The shooting of eight people in Atlanta last week, six of whom were women of Asian descent, was tragic but unfortunately not surprising to the Asian community. In light of the incident, which comes after centuries of anti-Asian racism in the United States, Georgetown University must take concrete steps to support Asian and Asian American students on campus.
The Editorial Board was horrified by last week’s shootings in Atlanta that targeted women of Asian descent. But the shooting was not an isolated crime: This incident comes after 3,800 recorded incidents of harassment, violence and discrimination against Asians that have occurred since the start of the COVID-19 pandemic. While the COVID-19-related rise in hate crimes is abhorrent, the racist beliefs underlying these acts are hardly new. The United States has a long, deplorable history of perpetuating racism and mass violence against Asians. Georgetown has a responsibility to educate students on the historic marginalization of the Asian American and Pacific Islander community. In order to do so, Georgetown must affirm student activism by establishing an Asian American studies program.
In 2019, the Georgetown Asian and Pacific Islander Leadership Forum launched its “Georgetown Doesn’t Teach Me” campaign, highlighting the need for greater curricular options covering AAPI subject matter and calling for the university to fulfill its commitment to diverse curricula. In a 2010 letter, University President John J. DeGioia (CAS ’79, GRD ’95) affirmed university support for adding additional faculty members specializing in Asian American studies, offering new courses in the field and planning for the creation of a structured Asian American studies program. Georgetown has yet to fulfill its commitment.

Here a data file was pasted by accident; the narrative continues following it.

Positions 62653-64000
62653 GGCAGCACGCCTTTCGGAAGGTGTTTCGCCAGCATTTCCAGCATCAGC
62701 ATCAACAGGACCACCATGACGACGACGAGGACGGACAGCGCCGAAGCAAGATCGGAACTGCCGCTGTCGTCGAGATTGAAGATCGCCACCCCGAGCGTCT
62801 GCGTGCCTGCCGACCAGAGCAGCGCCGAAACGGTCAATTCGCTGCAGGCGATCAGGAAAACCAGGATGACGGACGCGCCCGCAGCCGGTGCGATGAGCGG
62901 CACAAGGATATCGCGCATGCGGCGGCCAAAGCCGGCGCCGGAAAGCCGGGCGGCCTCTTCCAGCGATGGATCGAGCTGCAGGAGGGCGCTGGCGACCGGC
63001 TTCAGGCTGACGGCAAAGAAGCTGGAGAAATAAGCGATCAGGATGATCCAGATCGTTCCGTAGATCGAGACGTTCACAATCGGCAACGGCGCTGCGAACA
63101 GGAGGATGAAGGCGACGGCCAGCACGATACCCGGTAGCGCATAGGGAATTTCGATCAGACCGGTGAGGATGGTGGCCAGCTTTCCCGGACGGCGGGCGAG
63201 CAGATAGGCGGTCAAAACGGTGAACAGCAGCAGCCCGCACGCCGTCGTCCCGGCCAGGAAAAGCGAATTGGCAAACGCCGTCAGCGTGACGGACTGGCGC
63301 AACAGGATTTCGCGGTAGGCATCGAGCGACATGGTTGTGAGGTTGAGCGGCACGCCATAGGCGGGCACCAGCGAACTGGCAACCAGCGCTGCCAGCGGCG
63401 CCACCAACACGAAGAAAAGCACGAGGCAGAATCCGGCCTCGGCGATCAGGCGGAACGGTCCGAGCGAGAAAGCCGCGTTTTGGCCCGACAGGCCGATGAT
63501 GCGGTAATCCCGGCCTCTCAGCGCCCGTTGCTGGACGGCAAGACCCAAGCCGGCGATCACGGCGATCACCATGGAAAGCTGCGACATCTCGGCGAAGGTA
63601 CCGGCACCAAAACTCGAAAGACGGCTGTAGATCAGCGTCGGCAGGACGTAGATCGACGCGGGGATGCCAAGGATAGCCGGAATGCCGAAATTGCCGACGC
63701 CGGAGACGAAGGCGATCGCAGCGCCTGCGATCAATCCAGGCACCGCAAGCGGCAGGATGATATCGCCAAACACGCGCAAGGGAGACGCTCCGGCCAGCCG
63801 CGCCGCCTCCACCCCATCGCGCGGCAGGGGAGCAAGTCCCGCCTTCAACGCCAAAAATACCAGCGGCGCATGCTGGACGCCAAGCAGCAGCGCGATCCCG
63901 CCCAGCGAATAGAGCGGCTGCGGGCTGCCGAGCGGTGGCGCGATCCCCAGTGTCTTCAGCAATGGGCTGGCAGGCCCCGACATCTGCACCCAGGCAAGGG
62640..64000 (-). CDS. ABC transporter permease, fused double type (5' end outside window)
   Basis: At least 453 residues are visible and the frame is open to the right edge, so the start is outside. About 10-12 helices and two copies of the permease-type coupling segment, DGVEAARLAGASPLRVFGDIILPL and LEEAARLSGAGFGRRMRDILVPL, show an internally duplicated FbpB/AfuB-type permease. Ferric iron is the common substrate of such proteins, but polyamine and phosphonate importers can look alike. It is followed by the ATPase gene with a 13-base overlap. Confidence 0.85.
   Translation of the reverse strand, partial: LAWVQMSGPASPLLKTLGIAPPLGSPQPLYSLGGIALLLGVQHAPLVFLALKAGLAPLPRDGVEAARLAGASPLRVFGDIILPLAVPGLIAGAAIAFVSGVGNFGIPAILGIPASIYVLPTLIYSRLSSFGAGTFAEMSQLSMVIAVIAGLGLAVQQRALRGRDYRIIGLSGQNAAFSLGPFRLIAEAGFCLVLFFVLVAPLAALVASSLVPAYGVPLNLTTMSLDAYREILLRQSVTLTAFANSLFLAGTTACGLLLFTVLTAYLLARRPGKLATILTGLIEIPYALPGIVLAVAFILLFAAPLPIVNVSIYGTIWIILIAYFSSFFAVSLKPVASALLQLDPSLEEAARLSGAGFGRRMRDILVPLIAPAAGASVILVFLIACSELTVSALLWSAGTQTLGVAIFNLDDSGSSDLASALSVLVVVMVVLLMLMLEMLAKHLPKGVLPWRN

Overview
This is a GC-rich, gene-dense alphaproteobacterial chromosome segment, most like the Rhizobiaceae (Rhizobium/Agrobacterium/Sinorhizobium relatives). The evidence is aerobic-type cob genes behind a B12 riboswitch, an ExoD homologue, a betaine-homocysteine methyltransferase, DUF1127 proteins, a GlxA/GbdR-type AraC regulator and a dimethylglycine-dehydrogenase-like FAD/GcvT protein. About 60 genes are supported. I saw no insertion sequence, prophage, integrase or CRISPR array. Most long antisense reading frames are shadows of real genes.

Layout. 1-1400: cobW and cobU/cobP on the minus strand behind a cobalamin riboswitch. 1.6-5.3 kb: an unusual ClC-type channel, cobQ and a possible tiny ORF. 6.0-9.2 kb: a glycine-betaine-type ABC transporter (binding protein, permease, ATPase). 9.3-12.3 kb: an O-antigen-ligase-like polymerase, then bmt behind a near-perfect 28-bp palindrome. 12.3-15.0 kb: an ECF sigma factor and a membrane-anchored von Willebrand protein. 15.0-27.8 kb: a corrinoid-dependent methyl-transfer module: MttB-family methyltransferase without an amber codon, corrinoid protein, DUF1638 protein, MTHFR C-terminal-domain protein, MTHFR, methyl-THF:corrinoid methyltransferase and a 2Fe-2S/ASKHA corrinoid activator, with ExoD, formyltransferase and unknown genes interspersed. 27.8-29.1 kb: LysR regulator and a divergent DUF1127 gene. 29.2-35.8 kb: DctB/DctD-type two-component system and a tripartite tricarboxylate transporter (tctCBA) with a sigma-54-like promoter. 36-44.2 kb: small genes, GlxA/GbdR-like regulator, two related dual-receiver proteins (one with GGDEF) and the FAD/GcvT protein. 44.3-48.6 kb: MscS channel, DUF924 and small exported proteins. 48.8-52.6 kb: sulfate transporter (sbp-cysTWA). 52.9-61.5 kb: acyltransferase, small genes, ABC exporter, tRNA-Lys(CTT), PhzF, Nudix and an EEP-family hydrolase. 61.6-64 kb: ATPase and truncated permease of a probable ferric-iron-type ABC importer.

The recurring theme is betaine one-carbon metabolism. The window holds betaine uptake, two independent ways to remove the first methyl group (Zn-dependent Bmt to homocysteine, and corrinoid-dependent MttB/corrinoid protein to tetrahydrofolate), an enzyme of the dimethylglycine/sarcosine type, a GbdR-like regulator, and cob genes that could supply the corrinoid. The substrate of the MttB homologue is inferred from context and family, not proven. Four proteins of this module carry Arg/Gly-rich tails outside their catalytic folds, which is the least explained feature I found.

Student organizations and leaders have long been fighting for increased AAPI representation at Georgetown. In 2018, leaders from APILF called on Georgetown to create working groups on Asian American studies, introduce new course offerings in the field and hire new Asian American tenure-track faculty. The Hoya’s Editorial Board has also previously called on the university to develop ethnic studies programs, including an Asian American studies program. Georgetown University Student Association President Nile Blass (COL ’22) and Vice President Nicole Sanchez (SFS ’22) supported establishing an Asian American studies program in their campaign platform.
The program would allow AAPI students to engage with their historically marginalized identity, according to Chantal Li (SFS ’24), president of the Georgetown chapter of Dear Asian Youth, a teen-led AAPI-centered advocacy social media platform.
“I believe that our institution should create a center for Asian/Asian-American studies or have a program dedicated to it,” Li wrote in an email to The Hoya. “I believe that coursework that focuses on Asian/Asian-American culture, history, and politics will allow students to engage with a side of history that has been pushed aside.”
AAPI students have consistently faced poor representation at Georgetown. For example, the Asian-American Hub for Organizing, Movement, and Empowerment, or HOME, which dedicated a space on campus to Asian American students, was only approved in 2019 as a temporary addition to Magis Row.
Further, there are few academic opportunities for AAPI students to engage with their identity in the classroom. Despite AAPI students comprising 10.4% of Georgetown’s undergraduate population, students and faculty members have noted the university’s supply of Asian American studies programming is lacking compared to student interest in the field.